The digital presentations at Bologna were scaled down this year in favor of focusing on the fair’s new featured event, Kids Want Mobile. Still, the Digital Café at the fair hosted several days of panels. A recurring theme throughout the talks was the shift from paid-to-play children’s apps or apps sold on a freemium model to subscriptions, which are generating steady streams of revenue for education app companies like Edoki Academy, a publisher of Montessori education apps for preschoolers, and Touch Press, which produces apps from Eric Carle, Saban, Warner Bros/DC Comics, Sesame Workshop, Disney and other licenses.

The Fair chose to acknowledge this shift by giving its Digital Ragazzi Award for Content Libraries to Bayard, the French content curator and publisher, on behalf of its Bamam “edutainment platform.” It is part of a “360-degree strategy for publishing, one that reaches families directly,” said Stéphanie Simonin, digital development business manager for Group Bayard, during a showcase for the platform at the Digital Café. The ecosystem from Bayard includes a further 50 apps, 50 blogs, 15 online stores, seven YouTube channels, as well as the company’s affiliated print products. “In all, we produce 800 new children’s books a year and 500 ebooks,” added Damian Giard, digital director for Bayard Group’s Youth department.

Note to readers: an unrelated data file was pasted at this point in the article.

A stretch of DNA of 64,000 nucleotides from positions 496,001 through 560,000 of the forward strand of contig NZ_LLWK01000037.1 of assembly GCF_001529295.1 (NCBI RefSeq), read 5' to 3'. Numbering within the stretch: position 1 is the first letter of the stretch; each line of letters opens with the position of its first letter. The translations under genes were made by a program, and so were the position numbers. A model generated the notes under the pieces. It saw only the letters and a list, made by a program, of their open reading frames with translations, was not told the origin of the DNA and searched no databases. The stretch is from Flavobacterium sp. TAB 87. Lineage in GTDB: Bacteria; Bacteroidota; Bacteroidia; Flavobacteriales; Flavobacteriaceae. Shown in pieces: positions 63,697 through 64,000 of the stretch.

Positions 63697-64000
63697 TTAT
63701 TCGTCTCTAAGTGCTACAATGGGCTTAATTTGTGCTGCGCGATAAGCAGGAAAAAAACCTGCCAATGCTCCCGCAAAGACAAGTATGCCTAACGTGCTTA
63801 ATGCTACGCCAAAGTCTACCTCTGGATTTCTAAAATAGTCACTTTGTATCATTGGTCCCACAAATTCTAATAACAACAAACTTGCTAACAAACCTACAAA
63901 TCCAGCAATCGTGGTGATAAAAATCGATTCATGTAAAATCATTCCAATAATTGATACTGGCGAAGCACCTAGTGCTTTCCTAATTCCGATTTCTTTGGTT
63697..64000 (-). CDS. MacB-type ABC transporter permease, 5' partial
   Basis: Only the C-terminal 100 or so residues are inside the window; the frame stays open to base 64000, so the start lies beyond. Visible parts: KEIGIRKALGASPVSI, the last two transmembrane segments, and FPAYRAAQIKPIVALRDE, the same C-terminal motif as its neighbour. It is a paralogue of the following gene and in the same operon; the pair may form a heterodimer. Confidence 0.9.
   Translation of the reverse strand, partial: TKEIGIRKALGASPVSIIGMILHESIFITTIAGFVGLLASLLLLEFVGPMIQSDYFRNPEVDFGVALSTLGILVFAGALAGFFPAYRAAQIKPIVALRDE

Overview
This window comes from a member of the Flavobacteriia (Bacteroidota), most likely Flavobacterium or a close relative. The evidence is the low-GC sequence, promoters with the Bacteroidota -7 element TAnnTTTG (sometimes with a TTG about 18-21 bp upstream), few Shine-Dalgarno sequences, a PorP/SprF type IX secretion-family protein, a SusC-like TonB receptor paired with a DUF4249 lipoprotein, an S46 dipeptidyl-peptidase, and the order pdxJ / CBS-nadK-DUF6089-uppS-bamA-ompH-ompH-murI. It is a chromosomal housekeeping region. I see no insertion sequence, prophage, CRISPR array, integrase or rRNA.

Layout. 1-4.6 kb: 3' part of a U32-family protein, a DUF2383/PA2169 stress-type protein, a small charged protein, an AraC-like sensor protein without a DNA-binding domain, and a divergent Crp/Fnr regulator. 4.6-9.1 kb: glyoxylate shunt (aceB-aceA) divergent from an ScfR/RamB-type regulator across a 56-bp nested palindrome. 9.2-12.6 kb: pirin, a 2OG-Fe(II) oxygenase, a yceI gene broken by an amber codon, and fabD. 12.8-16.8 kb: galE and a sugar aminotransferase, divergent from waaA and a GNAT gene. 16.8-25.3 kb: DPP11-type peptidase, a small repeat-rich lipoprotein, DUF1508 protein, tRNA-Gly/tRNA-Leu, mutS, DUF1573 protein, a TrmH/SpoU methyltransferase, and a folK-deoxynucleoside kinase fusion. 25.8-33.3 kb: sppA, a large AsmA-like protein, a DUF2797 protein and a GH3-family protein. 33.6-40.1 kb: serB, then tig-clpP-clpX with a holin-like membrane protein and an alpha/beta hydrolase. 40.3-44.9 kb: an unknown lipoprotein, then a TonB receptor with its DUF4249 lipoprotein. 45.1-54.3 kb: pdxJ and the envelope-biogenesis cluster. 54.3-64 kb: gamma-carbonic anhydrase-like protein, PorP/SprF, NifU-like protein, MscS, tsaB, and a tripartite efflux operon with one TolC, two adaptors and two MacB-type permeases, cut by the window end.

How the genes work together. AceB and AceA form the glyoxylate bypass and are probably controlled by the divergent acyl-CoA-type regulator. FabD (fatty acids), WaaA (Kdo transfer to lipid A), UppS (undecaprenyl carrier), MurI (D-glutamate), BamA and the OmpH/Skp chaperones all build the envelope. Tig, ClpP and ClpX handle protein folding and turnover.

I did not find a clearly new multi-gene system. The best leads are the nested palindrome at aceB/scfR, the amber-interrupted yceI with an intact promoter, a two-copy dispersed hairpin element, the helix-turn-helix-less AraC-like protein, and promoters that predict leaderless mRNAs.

This interplay between the physical and the digital publishing worlds is what Neal Hoskins, a digital media consultant who oversaw programming at the Digital Café, dubs “connected publishing.”

“[Bayard] is a perfect example of what we talk about when we talk about the future of digital publishing and how it can work in the context of children’s books,” Hoskins told PW.

To close the Digital Café, PW’s reporter co-moderated a panel discussing connected publishing ended the digital programming at the fair and featured Japhet Asher, digital director of Carlton Publishing, who showed off his own example of the genre: The Ghostkeeper’s Journal, which he dubbed the “first AR-powered novel,” adding, “it’s not just a book, it’s a haunted book.” Readers, Asher explained, use an app to unlock hidden stories and release “ghosts.”

It was then suggested that one area where the fair could help people feel more digitally “connected” would be in fomenting more directly relationships between illustrators and app developers. To that end, Hoskins suggested that the fair add additional matchmaking and sessions between digital publishers and illustrators to the agenda.

PW’s reporter, who also co-moderated the session, asked, “How many people in the audience know what Fortnite is?” One third of the audience raised their hands. “How about BTS?” and just a handful of hands went up. The response: “These are phenomena that generated billions of dollars of revenue last year and were some of the most popular pop-culture products on the planet. Publishers would do well to know what they are and understand them if they hope to compete.”

This article was originally published by Ed Nawotka on Publishers Weekly on April 11 here.